You never know what you’re going to get on a Block Island All-Nighter. My tenth reminded me that I’m not young anymore. The spirit is willing, but after nine straight hours and no sleep, the body protests. The last time I did this was 2015 — I had to look it up — but the conditions were perfect in terms of tide (high at dusk), moon (new) and weather (consistent SW flow), so going was almost an imperative on principle alone. Besides, I’d have company, old pal Peter Jenkins, owner of The Saltwater Edge. So off we went aboard the 7pm ferry.

Logistics were a challenge. Be advised that fewer ferries are running and passenger numbers are limited. We couldn’t get a car reservation, and taxi service on the Island was deemed spotty due to the current situation. That meant renting a Jeep, which worked out just right. Here’s Jenks doing some leader prep as we sail past Crescent Beach. I like a simple 7’6″ straight shot of 25# or 30# mono. Block bass are not leader shy.

Jenks

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Angler traffic was light throughout night, as a few hardy souls came and went. The bass traffic was similar: not here. Then here. Then gone. No large schools or consistent feeding. But the fish that showed came to eat. I had the early hot hand with a half dozen bass by midnight. Then Jenks caught fire. No keepers in the mix — I had bass in the 20″-24″ range with a couple 26″ers thrown in. What the fish lacked in size was made up for in pugnacity. Here’s a scrapper from early on.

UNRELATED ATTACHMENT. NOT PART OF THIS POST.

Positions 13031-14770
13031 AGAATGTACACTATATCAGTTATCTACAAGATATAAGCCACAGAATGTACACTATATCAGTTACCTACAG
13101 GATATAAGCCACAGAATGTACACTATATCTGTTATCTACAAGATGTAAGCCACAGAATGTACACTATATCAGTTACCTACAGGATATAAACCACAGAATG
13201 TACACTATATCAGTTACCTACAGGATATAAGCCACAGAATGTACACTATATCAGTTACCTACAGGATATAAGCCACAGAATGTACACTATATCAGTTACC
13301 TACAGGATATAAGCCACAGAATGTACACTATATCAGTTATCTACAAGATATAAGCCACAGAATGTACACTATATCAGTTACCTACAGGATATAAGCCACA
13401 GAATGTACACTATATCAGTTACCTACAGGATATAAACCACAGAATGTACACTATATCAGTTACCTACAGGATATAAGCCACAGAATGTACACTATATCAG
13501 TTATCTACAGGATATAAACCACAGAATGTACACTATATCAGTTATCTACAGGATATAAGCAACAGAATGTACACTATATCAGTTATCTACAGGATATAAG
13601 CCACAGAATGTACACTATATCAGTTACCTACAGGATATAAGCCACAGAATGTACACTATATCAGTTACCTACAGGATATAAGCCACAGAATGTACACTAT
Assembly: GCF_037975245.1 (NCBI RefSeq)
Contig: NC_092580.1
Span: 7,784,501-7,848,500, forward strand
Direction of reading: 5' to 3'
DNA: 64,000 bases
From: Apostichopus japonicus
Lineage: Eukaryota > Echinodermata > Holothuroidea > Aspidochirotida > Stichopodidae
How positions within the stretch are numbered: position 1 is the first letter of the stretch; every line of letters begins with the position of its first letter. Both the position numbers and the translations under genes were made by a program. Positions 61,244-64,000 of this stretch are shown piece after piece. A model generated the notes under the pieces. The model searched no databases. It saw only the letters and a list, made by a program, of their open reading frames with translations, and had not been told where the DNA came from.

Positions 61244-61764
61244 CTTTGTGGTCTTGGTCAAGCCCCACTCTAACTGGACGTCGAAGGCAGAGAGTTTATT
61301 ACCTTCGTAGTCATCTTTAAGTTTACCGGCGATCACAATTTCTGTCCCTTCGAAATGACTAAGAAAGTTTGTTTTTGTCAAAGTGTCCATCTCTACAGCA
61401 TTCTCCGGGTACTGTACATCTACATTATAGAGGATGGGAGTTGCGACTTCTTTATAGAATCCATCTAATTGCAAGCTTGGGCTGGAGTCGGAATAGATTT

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I’m often asked, “How do you figure out what the bait is?” I suppose by now I qualify as a old salt, and old salts know that this time of year on Block it’s sand eels, sand eels, sand eels. You can feel then plinking and ploinking against your waders if you shuffle your feet. And sometimes the answer can be found in a photograph (look along the lateral line).

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The Big Eelie is a high-confidence pattern for me on Block. I fish it on a floating line on a dead drift, or with very short (6″) erratic, drunken strips. It doesn’t matter what color I choose (and I fish everything from dark to lighter fluorescents to dull hues) — it’s a profile and action pattern. And, as you can see, the bass love it. This used to be a beautiful Crazy Menhaden Big Eelie. Now it’s missing two saddles and most of the marabou collar. I was still catching on it when I switched it out at false dawn for a…wait for it…Big Eelie in RLS False Dawn colors.

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We did some surf fishing on the west side after midnight and again at sunrise. Conditions were about as good as you could hope for: a moving tide, moderate surf, and best of all, no weeds. Fish were present both times: stripers in the dark, and bass, bluefish, and shad in daylight. Here’s one that went bump in the night.

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There comes a point in the wee hours — for me, it’s usually around 2:30-3:00am — where the gas tank nears empty and the boilers almost out of steam. That’s when I take five (literally). It may seem counterintuitive to introduce a central nervous system depressant into the equation, but after closing my eyes I poured a wee drap of Highland whisky (Old Pulteney Navigator, which seemed highly apropos). I re-slogged out to the beach just before false dawn, and wouldn’t you know? I had hits on my first four casts. Never underestimate the mojo of single malt and a cigar! 

WeeDrap

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7:00am. Breakfast at Ernie’s. Hungryman Special: two eggs, two pancakes, bacon, and toast. (Thank you, Jenks, for being such a swell fishing partner.)  It feels amazing to have your first real meal in 12 hours. That hard wood bench on the ferry is going to feel even more amazing. I was lights out before we left the harbor. I don’t remember if I had any dreams, but right now I’m drifting off to a place where that sharp tug tells you the bass has committed to your fly and the ensuing battle is a bulldogging fight that only a Block Island striper can produce.

Ernies